We cannot define or explain consciousness.
We believe, with fairly good reason, that we are conscious. Rene Descartes famously said “I think, therefore I am,” thus claiming self-awareness is the seat of identity.
And where is the seat of self-awareness? In the brain. Common sense and medical science make it clear, that for homo sapiens, the brain is the home of consciousness. (Again, we don’t exactly know what we mean when we say “consciousness,” but whatever it is, we’re pretty sure it’s in the brain.)
And so, with typical human arrogance, we assume that all living things must think with their brains. Whales and dolphins famously have large brains, so we have looked for, and found, what we call intelligent, conscious behavior in whales and dolphins. Clearly, elephants have large brains. Close observation of elephants shows complex social and mental behavior.
Elephants use their trunks to manipulate tools, just as humans do. Baboons, chimpanzees and other primates with large brains use tools as well – and since humans use tools quite well, humans equate tool-making and tool use with intelligence.
In fact, there are many who believe that tool-making is what separated homo sapiens from the many competitors it has outlasted and driven extinct. The big-brained humans figured out to use a variety of tools, and simply out-competed the rest of the flora and fauna on the planet, and now sit comfortably at the crown of creation.
So the human brain has around 1,350 grams of material, packed in a very small area. A bird like a cockatoo has a brain the the size of a walnut, about 3 grams. That means a cockatoo has less than a third of one percent of the brain capacity of a human being.
And yet a cockatoo uses tools. Cockatoos, small birds that max out at about two pounds, use sticks to break termite mounds so they can feast on the insects inside. (Have you ever seen a dog use a tool? A dog’s brain is much larger.)
Fine, so cockatoos use sticks. Impressive, certainly, for having a brain so tiny it would fit in an infant’s fist. But actually cockatoos use two different kinds of sticks for different jobs. The stick they use to break open a termite mound is different than the one they use to probe inside the tunnels and drive the termites out. And clearly they know which one is which.
OK, so they’re smart birds. But how about this? They bring their tools with them when they go foraging. They have a tool kit. Of course, if they know they only need one tool, they just bring that tool. If they’re not sure, they bring two.
And their brain is the size of a walnut.
Could it be, just maybe, that brain size isn’t as important as humans like to believe it is? Could it be we want to believe big brains are important because we happen to have big brains? If we had the biggest eyes on the planet, would we would believe that the eyesight was the most important attribute of an advanced species?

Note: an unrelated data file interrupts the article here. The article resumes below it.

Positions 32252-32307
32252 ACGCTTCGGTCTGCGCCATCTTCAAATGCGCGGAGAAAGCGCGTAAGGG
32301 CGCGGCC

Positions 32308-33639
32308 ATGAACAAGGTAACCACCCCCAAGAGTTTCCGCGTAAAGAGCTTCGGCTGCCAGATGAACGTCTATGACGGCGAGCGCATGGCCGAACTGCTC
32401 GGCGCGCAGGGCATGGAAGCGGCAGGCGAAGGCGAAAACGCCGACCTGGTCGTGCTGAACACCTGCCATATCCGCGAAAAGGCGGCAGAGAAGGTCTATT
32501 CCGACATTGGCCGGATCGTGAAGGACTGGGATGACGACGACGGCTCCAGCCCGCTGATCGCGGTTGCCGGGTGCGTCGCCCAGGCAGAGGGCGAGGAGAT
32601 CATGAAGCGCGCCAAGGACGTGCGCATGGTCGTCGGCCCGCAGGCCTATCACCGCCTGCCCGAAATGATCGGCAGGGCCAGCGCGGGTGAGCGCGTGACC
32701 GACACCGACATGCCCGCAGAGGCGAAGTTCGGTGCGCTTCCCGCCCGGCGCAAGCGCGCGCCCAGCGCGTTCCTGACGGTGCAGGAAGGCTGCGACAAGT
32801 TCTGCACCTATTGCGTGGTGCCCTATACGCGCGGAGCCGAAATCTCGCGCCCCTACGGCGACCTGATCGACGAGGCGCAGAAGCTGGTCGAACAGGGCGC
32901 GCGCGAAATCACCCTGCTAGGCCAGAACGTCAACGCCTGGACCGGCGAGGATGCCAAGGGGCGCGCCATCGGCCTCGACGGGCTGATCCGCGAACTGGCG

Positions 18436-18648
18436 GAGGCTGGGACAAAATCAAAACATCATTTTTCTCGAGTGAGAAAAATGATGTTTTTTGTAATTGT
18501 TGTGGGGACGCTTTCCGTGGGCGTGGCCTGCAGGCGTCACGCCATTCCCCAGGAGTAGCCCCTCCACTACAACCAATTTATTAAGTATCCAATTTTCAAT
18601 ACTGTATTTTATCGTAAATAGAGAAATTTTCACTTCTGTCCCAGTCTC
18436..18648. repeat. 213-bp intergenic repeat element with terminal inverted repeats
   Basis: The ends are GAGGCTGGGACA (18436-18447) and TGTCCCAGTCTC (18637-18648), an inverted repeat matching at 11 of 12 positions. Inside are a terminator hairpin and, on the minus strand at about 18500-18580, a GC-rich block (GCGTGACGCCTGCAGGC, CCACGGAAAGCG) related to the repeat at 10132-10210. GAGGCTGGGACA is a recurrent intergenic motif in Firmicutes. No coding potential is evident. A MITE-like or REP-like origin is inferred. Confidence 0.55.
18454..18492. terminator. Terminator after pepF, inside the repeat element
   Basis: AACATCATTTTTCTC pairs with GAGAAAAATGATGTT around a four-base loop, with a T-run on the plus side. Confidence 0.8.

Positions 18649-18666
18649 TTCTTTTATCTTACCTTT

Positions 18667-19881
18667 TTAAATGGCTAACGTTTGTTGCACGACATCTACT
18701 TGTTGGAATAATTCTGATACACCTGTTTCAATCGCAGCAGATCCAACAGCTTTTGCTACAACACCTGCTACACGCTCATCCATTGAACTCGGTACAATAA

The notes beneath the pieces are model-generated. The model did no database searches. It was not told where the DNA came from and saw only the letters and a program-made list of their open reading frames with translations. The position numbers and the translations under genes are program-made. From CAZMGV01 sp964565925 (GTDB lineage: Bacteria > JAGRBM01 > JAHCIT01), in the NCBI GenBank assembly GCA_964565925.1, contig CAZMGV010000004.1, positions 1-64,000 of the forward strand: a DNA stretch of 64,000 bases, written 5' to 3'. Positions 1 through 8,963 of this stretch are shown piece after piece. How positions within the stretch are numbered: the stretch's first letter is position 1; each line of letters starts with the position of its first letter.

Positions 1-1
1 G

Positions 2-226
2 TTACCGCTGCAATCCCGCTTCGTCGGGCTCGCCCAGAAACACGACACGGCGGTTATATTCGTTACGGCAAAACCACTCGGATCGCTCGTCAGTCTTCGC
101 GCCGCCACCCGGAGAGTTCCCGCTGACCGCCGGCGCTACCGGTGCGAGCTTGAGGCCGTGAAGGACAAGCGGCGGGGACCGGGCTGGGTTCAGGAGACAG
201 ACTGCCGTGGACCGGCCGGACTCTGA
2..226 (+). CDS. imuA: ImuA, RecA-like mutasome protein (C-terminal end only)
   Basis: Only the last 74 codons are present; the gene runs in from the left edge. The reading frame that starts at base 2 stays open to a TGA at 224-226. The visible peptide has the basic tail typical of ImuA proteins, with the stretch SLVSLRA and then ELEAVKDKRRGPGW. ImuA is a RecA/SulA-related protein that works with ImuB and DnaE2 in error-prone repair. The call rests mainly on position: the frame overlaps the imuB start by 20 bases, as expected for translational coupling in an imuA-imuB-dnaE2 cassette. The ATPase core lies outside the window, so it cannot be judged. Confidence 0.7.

And given what cockatoos do with their tiny brains, maybe “thinking” (whatever that might be, because despite our big brains, we have no idea what it is) can be done without a bunch of grey stuff stuck inside a bony carapace. Maybe thinking takes more, or less, than that. Maybe self-awareness is no more dependent on brain size than the ability to use tools.
So maybe we should look very carefully at the world around us. Studies on plants, for example, record electrical signals when they are attacked by predators or humans about to harvest them. Are those signals thoughts? The cockatoo can think pretty well with a tiny brain – who’s to say that there aren’t other ways of “thinking,” other kinds of self-awareness.
At this point, even those who have been willing to suspend a little disbelief have probably given up. OK, birds are smart, but plants? Really?
A question, then: What does the ability to move have to do with the ability to be self-aware, to think? What does movement add?
Another question: A redwood tree weighs about 1.4 million pounds and can live for thousands of years. Is it possible that a very few of those 1.4 million pounds – say the same amount as about a thousand human brains – are self-aware in some manner?
Of course not, is the reflexive answer. But really, why so sure? We can’t explain what it means for humans to be conscious, so why are we so convinced that a redwood tree, or even a rose bush, can’t possibly be self-aware, or care if a human cuts it down or clips a blossom?
We could ask the best and the brightest of our own species, and they could not give us a definitive answer. Of course, if they could speak our language (or we could speak theirs), we could try asking a cockatoo.